Tuesday, January 10, 2012
Let's set aside the back-and-forth over the recess appointment of
Richard Cordray as chief watchdog at the new Consumer Financial Protection
Bureau. President Obama named the former Ohio attorney general to lead the
agency when the Senate was supposedly out of session, which he's allowed to
Republicans refuse to confirm him without changes that would render
the bureau toothless. And they hold that the Senate wasn't out of session
because they had someone whack the gavel every four days, calling the empty
chamber to order. Democrats tried the same trick during the George W. Bush
administration. The Constitution neglected to define "recess," so the courts
The bigger question is why Republicans oppose an agency that would
stop financial companies from cheating and taking advantage of ordinary
Americans, which happened to millions during the mortgage mania. They
complain that the current setup leaves the bureau "unaccountable" to the
American people, in part, because its funding comes automatically out of the
Federal Reserve's budget rather than through the congressional
Unfortunately, the interests of the American people and individual
members of Congress are not always one and the same. The funding mechanism
was created precisely to remove the power of the purse from the industry's
handmaidens in Congress. During 2007 and 2008, the height of Wall Street
excess, conservatives cut the funding for the Securities and Exchange
Commission, whose job it was to patrol the markets. They apparently want the
ability to deny the Consumer Financial Protection Bureau the means to stand
between the unscrupulous financial salesmen and their unsophisticated prey.
Sen. Richard Shelby, the Alabama Republican, further warned that the
bureau "will directly affect every American household by limiting their
choices when purchasing financial products, restricting the availability of
credit to consumers" and so forth.
Limit consumer choice? Restrict the availability of credit? Jolly
good, I say. If taking poison off the shelves means limiting consumer
choice, that's OK. And if some people can't get a loan under reasonable
standards, so be it. And really, how does requiring that financial contracts
be written in plain English challenge the sanctity of free markets?
There is a moral case for protecting ordinary folk from abusive or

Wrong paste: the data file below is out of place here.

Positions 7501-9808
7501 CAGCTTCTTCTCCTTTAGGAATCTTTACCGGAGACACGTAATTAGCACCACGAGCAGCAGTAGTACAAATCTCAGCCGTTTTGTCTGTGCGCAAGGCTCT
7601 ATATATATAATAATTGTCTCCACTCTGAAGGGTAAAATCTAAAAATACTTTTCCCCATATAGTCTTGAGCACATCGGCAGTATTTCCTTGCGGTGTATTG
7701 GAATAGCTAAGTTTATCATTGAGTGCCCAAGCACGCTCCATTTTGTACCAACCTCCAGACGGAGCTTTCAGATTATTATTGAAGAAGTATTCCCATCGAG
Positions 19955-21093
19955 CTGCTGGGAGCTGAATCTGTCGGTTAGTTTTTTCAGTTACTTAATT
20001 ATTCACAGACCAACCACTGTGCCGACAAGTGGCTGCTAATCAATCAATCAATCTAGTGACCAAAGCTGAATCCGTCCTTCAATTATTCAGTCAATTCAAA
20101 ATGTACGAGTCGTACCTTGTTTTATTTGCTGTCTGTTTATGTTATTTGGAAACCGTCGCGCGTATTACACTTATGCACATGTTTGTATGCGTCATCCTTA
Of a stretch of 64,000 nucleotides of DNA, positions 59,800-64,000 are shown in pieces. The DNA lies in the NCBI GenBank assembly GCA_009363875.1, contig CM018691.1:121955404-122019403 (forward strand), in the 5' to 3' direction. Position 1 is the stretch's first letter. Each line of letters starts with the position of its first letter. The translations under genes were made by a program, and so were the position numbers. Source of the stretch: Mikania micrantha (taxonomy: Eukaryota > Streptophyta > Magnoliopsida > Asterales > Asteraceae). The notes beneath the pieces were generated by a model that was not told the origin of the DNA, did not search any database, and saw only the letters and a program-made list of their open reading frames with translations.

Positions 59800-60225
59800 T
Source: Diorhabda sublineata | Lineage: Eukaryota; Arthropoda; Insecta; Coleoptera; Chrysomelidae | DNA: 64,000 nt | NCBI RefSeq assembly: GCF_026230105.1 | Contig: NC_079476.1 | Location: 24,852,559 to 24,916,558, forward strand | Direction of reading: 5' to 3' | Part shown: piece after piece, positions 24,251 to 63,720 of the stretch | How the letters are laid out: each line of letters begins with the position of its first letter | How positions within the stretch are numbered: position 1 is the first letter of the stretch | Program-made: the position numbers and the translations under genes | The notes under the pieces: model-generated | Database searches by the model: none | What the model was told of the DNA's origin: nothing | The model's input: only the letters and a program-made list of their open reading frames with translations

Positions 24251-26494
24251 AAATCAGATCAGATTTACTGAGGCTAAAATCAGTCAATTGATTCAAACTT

fraudulent financial products, but also a selfish one. We who were not
foolish, lazy or reckless during the housing bubble also paid a price. When
the slick operators' practices brought the financial markets to their knees,
the taxpayers had to bail them out or face another Great Depression. They
continue to suffer from the Great Recession that followed. (The operators,
meanwhile, ran off with their sacks of upfront fees and the pickings from
We don't want that to happen again, do we? One may argue with reason
that other factors also crushed the financial markets -- government
guarantees for risky mortgages, shoddy and corrupt work by the financial
ratings agencies and a policy of low interest rates to keep the game going.
But a well-built jetliner has any number of backups ready to keep the thing
flying should one system malfunction.
Obviously, there's lots of money in letting Wall Street feed the
little guys into the grinder. The financial, insurance and real estate
industries have given Washington politicians $135 million in 2011-2012,
according to the Center for Responsive Politics. Republicans received 56.3
percent of that largesse, versus 37.7 percent going to Democrats.
While many of the contributors are fine, upstanding citizens, one
still senses a monetary motive behind the Republican campaign to defang the
Consumer Financial Protection Bureau. In the end, the Republican position
would seem more aimed at defending the cons than the Constitution.
COPYRIGHT 2012 THE PROVIDENCE JOURNAL CO.
DISTRIBUTED BY CREATORS.COM
See Other Political Commentary.
See Other Commentaries by Froma Harrop.
Views expressed in this column are those of the author, not those of Rasmussen Reports. Comments about this content should be directed to the author or syndicate.
Rasmussen Reports is a media company specializing in the collection, publication and distribution of public opinion information.
We conduct public opinion polls on a variety of topics to inform our audience on events in the news and other topics of interest. To ensure editorial control and independence, we pay for the polls ourselves and generate revenue through the sale of subscriptions, sponsorships, and advertising. Nightly polling on politics, business and lifestyle topics provides the content to update the Rasmussen Reports web site many times each day. If it's in the news, it's in our polls. Additionally, the data drives a daily update newsletter, the Rasmussen Report on radio and other media outlets.
Some information, including the Rasmussen Reports daily Presidential Tracking Poll and commentaries are available for free to the general public. Subscriptions are available for $3.95 a month or 34.95 a year that provide subscribers with exclusive access to more than 20 stories per week on Election 2012, consumer confidence, and issues that affect us all. For those who are really into the numbers, Platinum Members can review demographic crosstabs and a full history of our data.